Errors refer to actions or inactions taken by flight crew members that result in deviations from organisational and operational intentions or expectations. These errors can decrease safety margins and increase the likelihood of an undesirable event during flight or on the ground.

Errors can be classified as slips, lapses, or mistakes and are considered unintentional. 

Slips are actions that do not go as planned or where we find ourselves doing something we never meant to do. For example, setting altitude instead of heading. 

Lapses are memory failures or leaving out a step that we intend to carry out. For example, forgetting to check that the aircraft is sufficiently refuelled. 

Mistakes occur when we carry out the actions as planned, but what we planned was not suitable for the situation. For example, taxiing too fast, attempting to turn down the wrong taxiway/runways, or using an incorrect de-icing procedure. 

Whether an error affects safety depends on whether the flight crew detects and responds to it before it leads to an unsafe outcome.

The TEM model does not consider intentional non-compliance and proficiency as separate error categories to keep the framework simple. 

Undesired aircraft states

Undesired aircraft states are a flight crew-induced aircraft position or speed deviations, misapplication of flight controls, or incorrect systems configurations, associated with a reduction in safety margins. 

Threats and/or errors not detected and/or not managed correctly can lead to an ‘undesired state’. Undesired states are unintended situations resulting in reduced safety margins. They usually exist transiently, only for a limited time, until recovery of the state occurs or it evolves into an adverse outcome, such as an incident or accident.

Examples of undesired states:

  • Unstable approach due to a failure in observing the wind direction changing to a tailwind on approach 
  • Aircraft running low on fuel due to diversion around adverse weather not identified during pre-flight planning 
  • Uncontained fire in the cabin 
  • Aircraft climbing to another altitude than it should 
  • Landing long on a short runway requiring maximum braking.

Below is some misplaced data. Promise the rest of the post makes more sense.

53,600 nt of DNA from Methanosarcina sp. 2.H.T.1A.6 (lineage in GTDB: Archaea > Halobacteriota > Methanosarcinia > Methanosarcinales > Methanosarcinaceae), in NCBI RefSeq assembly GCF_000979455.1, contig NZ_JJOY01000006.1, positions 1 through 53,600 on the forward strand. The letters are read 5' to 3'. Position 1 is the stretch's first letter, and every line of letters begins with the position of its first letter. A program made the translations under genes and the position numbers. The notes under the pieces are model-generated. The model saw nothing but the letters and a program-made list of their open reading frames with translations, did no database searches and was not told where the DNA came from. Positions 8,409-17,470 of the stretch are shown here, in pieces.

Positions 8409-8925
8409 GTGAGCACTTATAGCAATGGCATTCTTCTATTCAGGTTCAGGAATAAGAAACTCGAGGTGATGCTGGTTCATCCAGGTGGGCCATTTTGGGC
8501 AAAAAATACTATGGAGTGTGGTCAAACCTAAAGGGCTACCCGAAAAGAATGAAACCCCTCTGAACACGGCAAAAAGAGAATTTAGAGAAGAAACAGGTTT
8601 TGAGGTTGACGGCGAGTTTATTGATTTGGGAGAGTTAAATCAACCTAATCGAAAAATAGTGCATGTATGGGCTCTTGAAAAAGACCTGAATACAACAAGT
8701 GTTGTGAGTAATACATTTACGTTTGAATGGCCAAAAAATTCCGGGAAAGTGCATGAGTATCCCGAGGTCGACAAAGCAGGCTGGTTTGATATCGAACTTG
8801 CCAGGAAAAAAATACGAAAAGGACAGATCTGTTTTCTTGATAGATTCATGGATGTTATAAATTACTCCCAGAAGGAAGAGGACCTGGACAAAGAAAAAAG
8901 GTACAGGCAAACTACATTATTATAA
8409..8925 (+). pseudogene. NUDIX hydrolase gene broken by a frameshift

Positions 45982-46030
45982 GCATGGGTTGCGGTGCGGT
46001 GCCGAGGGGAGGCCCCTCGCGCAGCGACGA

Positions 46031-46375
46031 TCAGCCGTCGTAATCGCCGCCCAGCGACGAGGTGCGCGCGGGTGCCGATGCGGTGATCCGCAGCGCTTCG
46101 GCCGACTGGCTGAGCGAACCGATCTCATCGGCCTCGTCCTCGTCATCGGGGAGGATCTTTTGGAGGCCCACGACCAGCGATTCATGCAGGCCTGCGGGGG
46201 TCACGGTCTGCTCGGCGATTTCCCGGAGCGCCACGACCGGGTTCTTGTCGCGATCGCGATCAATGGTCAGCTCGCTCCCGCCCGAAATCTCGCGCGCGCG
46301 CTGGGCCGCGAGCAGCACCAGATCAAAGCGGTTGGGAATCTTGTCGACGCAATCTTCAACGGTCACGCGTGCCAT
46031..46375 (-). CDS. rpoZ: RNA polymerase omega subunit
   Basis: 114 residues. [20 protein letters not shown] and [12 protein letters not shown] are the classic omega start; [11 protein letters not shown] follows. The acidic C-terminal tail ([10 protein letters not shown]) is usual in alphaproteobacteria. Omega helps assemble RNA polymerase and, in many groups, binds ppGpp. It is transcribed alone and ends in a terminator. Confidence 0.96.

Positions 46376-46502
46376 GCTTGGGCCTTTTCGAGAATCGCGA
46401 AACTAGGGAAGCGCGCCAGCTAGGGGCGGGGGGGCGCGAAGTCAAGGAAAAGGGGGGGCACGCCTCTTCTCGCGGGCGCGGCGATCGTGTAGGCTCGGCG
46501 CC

countermeasures in TEM

Countermeasures

As part of their regular duties, flight crews must take countermeasures to prevent threats, errors, and undesired aircraft states that may compromise the safety of flight operations. These measures mainly rely on flight crew actions. However, some measures are established using “hard” resources that are already part of the aviation system. Such measures are known as systemic countermeasures.

Examples of systemic-based countermeasures include:

Other countermeasures are more directly related to the human contribution to the safety of flight operations. These measures include personal strategies, tactics, and team-based countermeasures focusing on developing skills, knowledge, and attitudes through human performance training, such as Crew Resource Management (CRM) training. In addition, the TEM model includes three other main countermeasures that can be categorised as follows:

Planning countermeasures

  • Briefings 
  • Handovers
  • Planning and mental simulation 
  • Contingency planning. 

Execution countermeasures

  • Monitoring(including self-regulation) 
  • Checklist
  • Cross/rechecks
  • Maintaining situational awareness
  • Information management 
  • Task/workload management. 

Review countermeasures

  • Evaluating and modifying plans 
  • Inquiry and questioning. 

Threat and error management (TEM) in CRM

TEM is the overarching safety concept with multiple aviation applications, while CRM is exclusively a training intervention. Existing CRM programs have integrated the fundamental principles of TEM (Threats, Errors, and Undesired Aircraft States). By combining TEM concepts with CRM skills, flight crews can learn to use these skills in their daily operational environment. 

CRM training provides flight crews the necessary skills and strategies for effective communication and teamwork. On the other hand, TEM offers a framework for applying these skills to identify and manage potential threats and errors in the operational environment. Together, these two concepts provide a comprehensive approach to managing the complex interplay of human performance and operational challenges in aviation.

threat and error management exercise

Apply the principles of threat and error management in training

Threat and error management is the most proactive approach to maintaining safety margins during flight operations. It helps prevent safety-compromising situations from arising in the first place. Flight crews play a vital role in threat management, and they are the last line of defence to keep threats from affecting flight operations.

Want to exercise the concepts of threat and error management?

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Explore our threat and error management exercise STRATEGICS© here.

Anne Knudsen

Anne Knudsen

Anne's career began in the late 80s as a cabin crew, and she was quickly drawn to the world of flying. After a few years, she became a pilot and flight instructor in several larger airlines. Presently, Anne holds the role of CEO at NaviMinds.